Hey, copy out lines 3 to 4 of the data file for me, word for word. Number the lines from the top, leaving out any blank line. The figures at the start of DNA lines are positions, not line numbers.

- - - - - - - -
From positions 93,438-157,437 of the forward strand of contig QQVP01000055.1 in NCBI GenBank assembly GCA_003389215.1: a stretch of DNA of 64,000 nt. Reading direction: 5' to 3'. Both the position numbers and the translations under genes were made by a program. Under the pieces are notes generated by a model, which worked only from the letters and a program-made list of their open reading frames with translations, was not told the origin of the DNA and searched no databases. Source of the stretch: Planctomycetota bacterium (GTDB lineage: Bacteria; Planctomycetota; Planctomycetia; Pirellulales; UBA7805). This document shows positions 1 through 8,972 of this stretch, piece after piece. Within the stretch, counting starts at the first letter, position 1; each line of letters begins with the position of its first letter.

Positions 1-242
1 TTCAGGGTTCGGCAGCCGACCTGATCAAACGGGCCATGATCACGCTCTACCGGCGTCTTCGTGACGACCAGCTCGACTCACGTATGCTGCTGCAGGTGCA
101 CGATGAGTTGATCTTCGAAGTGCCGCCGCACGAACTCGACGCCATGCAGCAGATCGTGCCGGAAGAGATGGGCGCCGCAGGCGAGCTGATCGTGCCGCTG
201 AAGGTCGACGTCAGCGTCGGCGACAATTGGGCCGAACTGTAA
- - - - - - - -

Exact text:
1 TTCAGGGTTCGGCAGCCGACCTGATCAAACGGGCCATGATCACGCTCTACCGGCGTCTTCGTGACGACCAGCTCGACTCACGTATGCTGCTGCAGGTGCA
101 CGATGAGTTGATCTTCGAAGTGCCGCCGCACGAACTCGACGCCATGCAGCAGATCGTGCCGGAAGAGATGGGCGCCGCAGGCGAGCTGATCGTGCCGCTG